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    Give Your Spouse a Pick-Me-Up

    Sometimes we could use a great memory to bring us out of a funk, and this photo gift aims to provide just that spark. Match photos to a phrase or emotion that would make your spouse happy, so when your spouse is feeling down he/she can bring out the photos and pick one based on the emotion or phrase that interests them.

    The photo should be of you: either of the two of you together, or possibly a few of your whole family.  Sometimes all we need to improve our day is a great memory to focus on, and photos do a wonderful job of making that memory real to us again.

    The great part of this gift is that it can be used again and again. I was inspired to use photos for this gift idea as they are very visual and say a lot without the need for words. Several years ago, I put together a jar of love quotes written on small pieces of paper for my husband—he keeps it next to his computer, and chose to put a picture of me inside the jar. He still reads the quotes in the jar to this day as a pick-me-up whenever it’s needed.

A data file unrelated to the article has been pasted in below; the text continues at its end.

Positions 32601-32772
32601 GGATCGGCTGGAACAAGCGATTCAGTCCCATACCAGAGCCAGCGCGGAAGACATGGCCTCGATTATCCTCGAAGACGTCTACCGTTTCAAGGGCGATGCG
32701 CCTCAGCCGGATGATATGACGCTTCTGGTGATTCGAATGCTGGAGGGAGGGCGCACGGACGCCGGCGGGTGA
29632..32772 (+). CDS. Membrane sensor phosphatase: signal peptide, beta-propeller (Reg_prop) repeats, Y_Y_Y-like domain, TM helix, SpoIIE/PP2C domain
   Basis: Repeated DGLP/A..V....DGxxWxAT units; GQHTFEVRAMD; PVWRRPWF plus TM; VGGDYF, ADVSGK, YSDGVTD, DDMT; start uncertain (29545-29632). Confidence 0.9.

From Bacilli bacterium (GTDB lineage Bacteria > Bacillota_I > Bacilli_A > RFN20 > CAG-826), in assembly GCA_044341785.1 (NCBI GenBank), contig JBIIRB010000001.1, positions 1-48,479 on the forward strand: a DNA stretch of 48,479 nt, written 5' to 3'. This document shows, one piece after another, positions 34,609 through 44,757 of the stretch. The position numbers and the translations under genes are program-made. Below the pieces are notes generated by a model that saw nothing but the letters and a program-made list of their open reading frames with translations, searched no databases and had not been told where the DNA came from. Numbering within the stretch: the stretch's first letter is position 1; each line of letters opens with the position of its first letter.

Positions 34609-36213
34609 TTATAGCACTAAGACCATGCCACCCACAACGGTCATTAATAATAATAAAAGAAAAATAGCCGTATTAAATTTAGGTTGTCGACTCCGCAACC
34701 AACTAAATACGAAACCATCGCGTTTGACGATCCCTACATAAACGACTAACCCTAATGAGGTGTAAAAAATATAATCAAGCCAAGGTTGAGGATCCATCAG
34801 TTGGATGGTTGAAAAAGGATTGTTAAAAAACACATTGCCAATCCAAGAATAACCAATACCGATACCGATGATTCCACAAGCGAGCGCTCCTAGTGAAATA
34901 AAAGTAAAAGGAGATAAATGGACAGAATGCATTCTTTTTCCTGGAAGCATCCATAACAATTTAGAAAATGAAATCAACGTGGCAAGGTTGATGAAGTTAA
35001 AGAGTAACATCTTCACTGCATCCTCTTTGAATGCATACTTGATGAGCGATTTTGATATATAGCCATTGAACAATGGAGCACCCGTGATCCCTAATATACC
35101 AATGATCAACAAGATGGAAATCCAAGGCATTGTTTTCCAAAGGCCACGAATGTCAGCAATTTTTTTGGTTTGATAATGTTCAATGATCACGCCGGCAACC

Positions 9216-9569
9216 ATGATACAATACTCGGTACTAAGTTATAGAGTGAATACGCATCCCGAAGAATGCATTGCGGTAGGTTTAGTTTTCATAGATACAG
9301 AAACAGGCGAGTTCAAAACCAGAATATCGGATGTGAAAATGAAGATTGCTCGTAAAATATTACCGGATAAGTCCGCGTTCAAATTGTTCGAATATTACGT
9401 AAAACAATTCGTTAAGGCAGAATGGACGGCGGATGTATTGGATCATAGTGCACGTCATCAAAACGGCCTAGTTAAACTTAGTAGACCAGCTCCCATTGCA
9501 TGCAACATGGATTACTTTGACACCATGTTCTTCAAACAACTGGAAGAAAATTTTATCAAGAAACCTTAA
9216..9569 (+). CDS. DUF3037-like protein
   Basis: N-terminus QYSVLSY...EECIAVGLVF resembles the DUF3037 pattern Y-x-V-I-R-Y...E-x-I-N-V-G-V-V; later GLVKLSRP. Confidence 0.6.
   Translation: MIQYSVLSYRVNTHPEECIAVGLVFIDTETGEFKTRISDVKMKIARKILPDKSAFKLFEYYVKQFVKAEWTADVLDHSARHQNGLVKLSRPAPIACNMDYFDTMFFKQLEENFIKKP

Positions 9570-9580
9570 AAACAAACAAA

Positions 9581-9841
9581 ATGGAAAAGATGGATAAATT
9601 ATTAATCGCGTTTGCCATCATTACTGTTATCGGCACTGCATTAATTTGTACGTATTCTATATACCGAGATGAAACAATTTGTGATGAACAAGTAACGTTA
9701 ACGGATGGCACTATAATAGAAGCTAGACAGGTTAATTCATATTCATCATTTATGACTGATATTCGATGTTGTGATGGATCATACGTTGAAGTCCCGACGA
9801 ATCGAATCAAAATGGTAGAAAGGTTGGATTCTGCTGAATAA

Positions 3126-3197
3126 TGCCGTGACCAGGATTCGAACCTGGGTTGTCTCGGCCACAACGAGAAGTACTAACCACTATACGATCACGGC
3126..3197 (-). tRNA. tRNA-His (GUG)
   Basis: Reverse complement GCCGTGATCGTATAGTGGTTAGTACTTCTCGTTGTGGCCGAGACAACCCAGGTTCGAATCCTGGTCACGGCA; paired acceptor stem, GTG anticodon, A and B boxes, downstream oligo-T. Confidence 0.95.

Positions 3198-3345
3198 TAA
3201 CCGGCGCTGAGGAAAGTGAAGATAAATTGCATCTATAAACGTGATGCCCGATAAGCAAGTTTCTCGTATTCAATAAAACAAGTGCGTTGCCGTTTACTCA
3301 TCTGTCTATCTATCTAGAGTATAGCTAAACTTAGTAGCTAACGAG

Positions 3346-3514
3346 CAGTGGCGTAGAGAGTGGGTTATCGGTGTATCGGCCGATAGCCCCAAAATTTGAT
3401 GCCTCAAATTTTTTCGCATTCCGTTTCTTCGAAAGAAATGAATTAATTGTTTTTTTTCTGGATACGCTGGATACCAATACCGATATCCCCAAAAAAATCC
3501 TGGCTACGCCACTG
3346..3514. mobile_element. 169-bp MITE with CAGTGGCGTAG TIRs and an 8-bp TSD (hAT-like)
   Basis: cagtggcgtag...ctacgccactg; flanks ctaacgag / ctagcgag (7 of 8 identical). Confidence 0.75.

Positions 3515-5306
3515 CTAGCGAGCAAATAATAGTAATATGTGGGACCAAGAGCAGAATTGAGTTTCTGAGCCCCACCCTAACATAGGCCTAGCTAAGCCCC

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    How to create this photo gift:

    1. Choose 10 or more phrases, emotions or such that you want to use for this gift. Suggestions are: love, lust, joy, wonder, happiness, inspiration, and unique phrases between the two of you.
    2. Pick out 10 or more pictures: 1 that represents or evokes the feeling of each of the phrases or emotions.